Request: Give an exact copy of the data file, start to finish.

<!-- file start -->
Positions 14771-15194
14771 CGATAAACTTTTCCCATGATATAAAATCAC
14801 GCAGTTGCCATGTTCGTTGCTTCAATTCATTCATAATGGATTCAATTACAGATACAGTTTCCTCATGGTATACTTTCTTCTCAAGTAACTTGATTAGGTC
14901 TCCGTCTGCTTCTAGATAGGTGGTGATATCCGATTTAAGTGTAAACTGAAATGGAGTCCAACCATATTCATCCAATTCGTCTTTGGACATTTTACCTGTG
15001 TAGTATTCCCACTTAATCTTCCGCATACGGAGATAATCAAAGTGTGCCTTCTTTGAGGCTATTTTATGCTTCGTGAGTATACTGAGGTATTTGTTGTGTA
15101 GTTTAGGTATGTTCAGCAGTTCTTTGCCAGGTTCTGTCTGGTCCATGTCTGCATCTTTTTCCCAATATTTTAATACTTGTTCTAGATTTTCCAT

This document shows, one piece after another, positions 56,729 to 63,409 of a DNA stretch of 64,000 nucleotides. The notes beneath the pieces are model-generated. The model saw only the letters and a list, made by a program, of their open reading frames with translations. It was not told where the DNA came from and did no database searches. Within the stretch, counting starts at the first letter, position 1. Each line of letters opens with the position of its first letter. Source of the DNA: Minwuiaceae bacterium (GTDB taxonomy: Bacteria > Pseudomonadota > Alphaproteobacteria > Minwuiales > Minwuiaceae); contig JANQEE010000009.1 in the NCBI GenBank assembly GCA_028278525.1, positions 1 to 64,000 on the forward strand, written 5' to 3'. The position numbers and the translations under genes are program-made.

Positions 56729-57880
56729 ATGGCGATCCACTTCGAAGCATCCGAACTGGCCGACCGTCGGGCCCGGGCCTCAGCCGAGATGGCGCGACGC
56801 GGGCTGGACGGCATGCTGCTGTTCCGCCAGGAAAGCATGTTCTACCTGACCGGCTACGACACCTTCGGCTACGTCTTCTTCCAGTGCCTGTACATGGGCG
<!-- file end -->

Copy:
Positions 14771-15194
14771 CGATAAACTTTTCCCATGATATAAAATCAC
14801 GCAGTTGCCATGTTCGTTGCTTCAATTCATTCATAATGGATTCAATTACAGATACAGTTTCCTCATGGTATACTTTCTTCTCAAGTAACTTGATTAGGTC
14901 TCCGTCTGCTTCTAGATAGGTGGTGATATCCGATTTAAGTGTAAACTGAAATGGAGTCCAACCATATTCATCCAATTCGTCTTTGGACATTTTACCTGTG
15001 TAGTATTCCCACTTAATCTTCCGCATACGGAGATAATCAAAGTGTGCCTTCTTTGAGGCTATTTTATGCTTCGTGAGTATACTGAGGTATTTGTTGTGTA
15101 GTTTAGGTATGTTCAGCAGTTCTTTGCCAGGTTCTGTCTGGTCCATGTCTGCATCTTTTTCCCAATATTTTAATACTTGTTCTAGATTTTCCAT

This document shows, one piece after another, positions 56,729 to 63,409 of a DNA stretch of 64,000 nucleotides. The notes beneath the pieces are model-generated. The model saw only the letters and a list, made by a program, of their open reading frames with translations. It was not told where the DNA came from and did no database searches. Within the stretch, counting starts at the first letter, position 1. Each line of letters opens with the position of its first letter. Source of the DNA: Minwuiaceae bacterium (GTDB taxonomy: Bacteria > Pseudomonadota > Alphaproteobacteria > Minwuiales > Minwuiaceae); contig JANQEE010000009.1 in the NCBI GenBank assembly GCA_028278525.1, positions 1 to 64,000 on the forward strand, written 5' to 3'. The position numbers and the translations under genes are program-made.

Positions 56729-57880
56729 ATGGCGATCCACTTCGAAGCATCCGAACTGGCCGACCGTCGGGCCCGGGCCTCAGCCGAGATGGCGCGACGC
56801 GGGCTGGACGGCATGCTGCTGTTCCGCCAGGAAAGCATGTTCTACCTGACCGGCTACGACACCTTCGGCTACGTCTTCTTCCAGTGCCTGTACATGGGCG